Fujitsu commits to ‘bridging the digital gap’
Photo of Duncan Tait, SEVP and head of Americas and EMEIA, Fujitsu
Photography: Enno Kapitza
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Fujitsu commits to ‘bridging the digital gap’

Maxine-Laurie Marshall and Kenny MacIver — November 2017
Global ICT company uses its annual conference in Europe to showcase cutting-edge technologies, and co-creation initiatives designed to move customers from digital transformation strategy to successful execution.

“Digital disruption is becoming the defining theme of the 21st century. And if it continues at the current rate, then by 2025 30% of global business revenue will be redistributed to brand new players.”

That was the stark warning from Duncan Tait, Fujitsu’s SEVP and head of Americas and EMEIA, to the 12,000 attendees at the global technology company’s annual conference in Munich in November. The challenges of such disruption extend well beyond the boundaries of any single organization, he said, requiring a coordinated response across business, government and society.

Drawing on new research by the company that canvassed the views of 1,625 business decision-makers worldwide, Tait revealed a picture of businesses struggling to succeed in their digital transformation efforts — with painful financial consequences. While almost 90% of the businesses surveyed believe they have a culture of innovation, a third have cancelled digital transformation projects in the past two years at an average cost of €0.5 million ($0.6m). “Companies are being consumed by a fear of failure and by their internal skills gaps. If you’re lacking the skills to digitalize and have a gap between strategy and execution, you must collaborate,” he said.

Fujitsu Forum 2017 Munich

The way forward, he argued, is through digital co-creation initiatives with experienced partners such as Fujitsu that have the scale and surrounding ecosystem of technology partners who “can collaborate together and help customers close that execution gap.”
Co-creation in action

Tait went on to announce a series of recent co-creation success stories. The company has developed an AI tool with Siemens Gamesa Renewable Energy to improve quality control in the engineering company’s manufacture of wind turbine blades. Using image processing and deep learning techniques, the solution is able to identify patterns that indicate a manufacturing flaw that might cause the blades to fail during operation. The approach has reduced blade inspection time from six hours to just one and a half.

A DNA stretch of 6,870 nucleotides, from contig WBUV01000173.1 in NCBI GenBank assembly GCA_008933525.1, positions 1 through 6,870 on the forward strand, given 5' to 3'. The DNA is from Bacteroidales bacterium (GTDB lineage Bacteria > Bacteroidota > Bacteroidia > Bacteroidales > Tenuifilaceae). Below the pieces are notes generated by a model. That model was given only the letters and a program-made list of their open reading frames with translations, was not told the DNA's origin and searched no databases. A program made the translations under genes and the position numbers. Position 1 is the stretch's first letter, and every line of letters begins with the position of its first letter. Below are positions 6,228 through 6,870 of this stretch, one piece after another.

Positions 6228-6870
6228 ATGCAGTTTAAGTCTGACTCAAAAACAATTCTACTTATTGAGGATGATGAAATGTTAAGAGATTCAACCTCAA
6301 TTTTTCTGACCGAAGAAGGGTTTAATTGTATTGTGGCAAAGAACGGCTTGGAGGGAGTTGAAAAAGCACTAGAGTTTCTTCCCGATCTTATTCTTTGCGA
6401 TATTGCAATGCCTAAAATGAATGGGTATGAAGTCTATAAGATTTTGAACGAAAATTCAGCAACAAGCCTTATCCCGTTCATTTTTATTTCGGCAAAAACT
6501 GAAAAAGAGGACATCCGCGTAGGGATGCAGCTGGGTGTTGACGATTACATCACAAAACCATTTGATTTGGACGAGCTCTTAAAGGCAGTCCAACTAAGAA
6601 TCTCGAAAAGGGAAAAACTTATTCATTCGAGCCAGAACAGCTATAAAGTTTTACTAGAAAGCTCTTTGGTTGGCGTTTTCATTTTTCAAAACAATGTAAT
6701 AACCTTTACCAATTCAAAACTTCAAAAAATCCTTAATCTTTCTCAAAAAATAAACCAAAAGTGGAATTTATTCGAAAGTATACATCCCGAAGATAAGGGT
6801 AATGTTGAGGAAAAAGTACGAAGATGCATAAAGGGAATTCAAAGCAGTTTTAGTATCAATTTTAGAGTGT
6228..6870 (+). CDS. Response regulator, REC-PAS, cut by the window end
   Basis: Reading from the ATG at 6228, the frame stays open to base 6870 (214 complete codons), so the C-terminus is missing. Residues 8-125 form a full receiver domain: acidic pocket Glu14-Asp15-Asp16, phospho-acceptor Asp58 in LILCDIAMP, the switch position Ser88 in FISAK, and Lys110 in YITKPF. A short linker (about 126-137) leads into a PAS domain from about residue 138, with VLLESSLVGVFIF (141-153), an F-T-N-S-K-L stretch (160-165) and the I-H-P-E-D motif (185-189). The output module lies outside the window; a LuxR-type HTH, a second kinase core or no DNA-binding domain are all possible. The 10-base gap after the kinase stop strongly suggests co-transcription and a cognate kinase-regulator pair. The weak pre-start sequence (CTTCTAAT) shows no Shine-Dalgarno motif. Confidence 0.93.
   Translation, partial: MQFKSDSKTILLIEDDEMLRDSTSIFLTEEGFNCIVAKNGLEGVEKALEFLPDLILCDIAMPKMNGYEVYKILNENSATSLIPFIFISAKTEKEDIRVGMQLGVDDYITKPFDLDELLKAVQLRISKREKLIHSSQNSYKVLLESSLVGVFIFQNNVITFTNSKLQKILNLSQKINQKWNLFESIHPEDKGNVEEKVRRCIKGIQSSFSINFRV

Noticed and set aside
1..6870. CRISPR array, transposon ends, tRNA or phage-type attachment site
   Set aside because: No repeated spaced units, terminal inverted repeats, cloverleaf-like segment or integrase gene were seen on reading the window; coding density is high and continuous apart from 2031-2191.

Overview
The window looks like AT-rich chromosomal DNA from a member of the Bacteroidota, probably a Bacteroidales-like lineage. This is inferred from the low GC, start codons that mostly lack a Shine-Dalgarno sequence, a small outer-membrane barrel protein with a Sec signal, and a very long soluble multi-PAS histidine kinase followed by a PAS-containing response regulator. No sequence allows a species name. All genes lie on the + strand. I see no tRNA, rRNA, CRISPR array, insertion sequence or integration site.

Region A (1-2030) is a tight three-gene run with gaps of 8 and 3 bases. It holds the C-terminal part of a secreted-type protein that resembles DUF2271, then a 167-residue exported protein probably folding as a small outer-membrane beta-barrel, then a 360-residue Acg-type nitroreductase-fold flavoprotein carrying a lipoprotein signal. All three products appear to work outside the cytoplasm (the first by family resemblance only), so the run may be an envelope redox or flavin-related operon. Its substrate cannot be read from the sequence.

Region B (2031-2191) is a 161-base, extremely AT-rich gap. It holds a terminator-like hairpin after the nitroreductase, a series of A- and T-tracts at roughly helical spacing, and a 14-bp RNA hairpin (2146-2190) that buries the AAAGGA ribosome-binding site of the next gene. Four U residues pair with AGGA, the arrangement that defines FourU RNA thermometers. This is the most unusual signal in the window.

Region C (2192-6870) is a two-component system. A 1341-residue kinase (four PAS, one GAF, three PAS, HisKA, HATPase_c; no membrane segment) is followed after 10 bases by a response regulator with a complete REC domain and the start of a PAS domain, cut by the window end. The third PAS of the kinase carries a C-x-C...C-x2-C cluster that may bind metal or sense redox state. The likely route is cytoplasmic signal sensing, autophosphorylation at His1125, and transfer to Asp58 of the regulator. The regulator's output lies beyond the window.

In the health sector, Fujitsu is working with Slingeland Hospital in the Netherlands on sensors to enable nursing staff to continuously monitor patients’ vital signs. Using details of the hospital’s healthcare monitoring requirements and Fujitsu’s IoT expertise, the team co-created a solution that attaches two small sensors to patients while placing additional sensors around their beds. Together, these provide 24x7 monitoring of heartbeat, blood pressure, respiratory rate and other health data, and can be tracked regardless of where the patient is within the hospital. The results include freeing up nurses’ time to focus on care-giving and treatment rather than running routine checks. Chrit van Ewijk, CEO at Slingeland Hospital, said that the system enables nurses to apply data-driven decision-making, prioritizing the care of patients who have more acute health issues. “In the near future,” predicted Van Ewijk, “we expect to be able to predict a patient’s deterioration and to intervene at an early stage.”
Investing in digital transformation

To further assist customers’ digital journeys Fujitsu is investing heavily in what it sees as the four core technologies of digital transformation: Cloud, IoT, AI and security.

It has continued the global rollout of its Fujitsu Cloud Service K5. Adding to the earlier zones in Japan, the UK, Finland, Germany and Spain, the cloud data centers are now also available in the US, with Singapore and Australia to follow soon. The company has also introduced the K5 Playground, creating a safe space in which customers can fast-track the testing of cloud applications.

To support its IoT offerings Tait announced the launch of INTELLIDEGE, a new solutions line for ‘Industry 4.0’ that provides edge compute processing and closes the gap between field operational technology and on-premise/cloud IT.

Fujitsu has also opened an AI Center of Excellence in France in collaboration with the French government. And on the security front, the company has increased its team of cyber engineers to 2,000, supporting customers globally through a network of 13 Security Operation Centers that are active 24x7 and through newly established advanced cyber-threat centers in the UK and Germany.
New competitive dynamics

Tait was not the only voice at Fujitsu Forum calling for a deeper collaborative foundation for digital transformation. Keynote speaker Rita McGrath, professor of strategy and innovation at New York’s Columbia Business School, told attendees that successful digital co-creation required a new strategic framework. Citing the emergence of digital business models and a pace of change accelerated by digital, McGrath insisted that companies can no longer count on establishing a sustainable competitive advantage and living off that for many years. “Just because you’ve had long period of success doesn’t mean rules won’t change,” she warned attendees. “We’re now in a world of transient rather than sustainable competitive advantage.”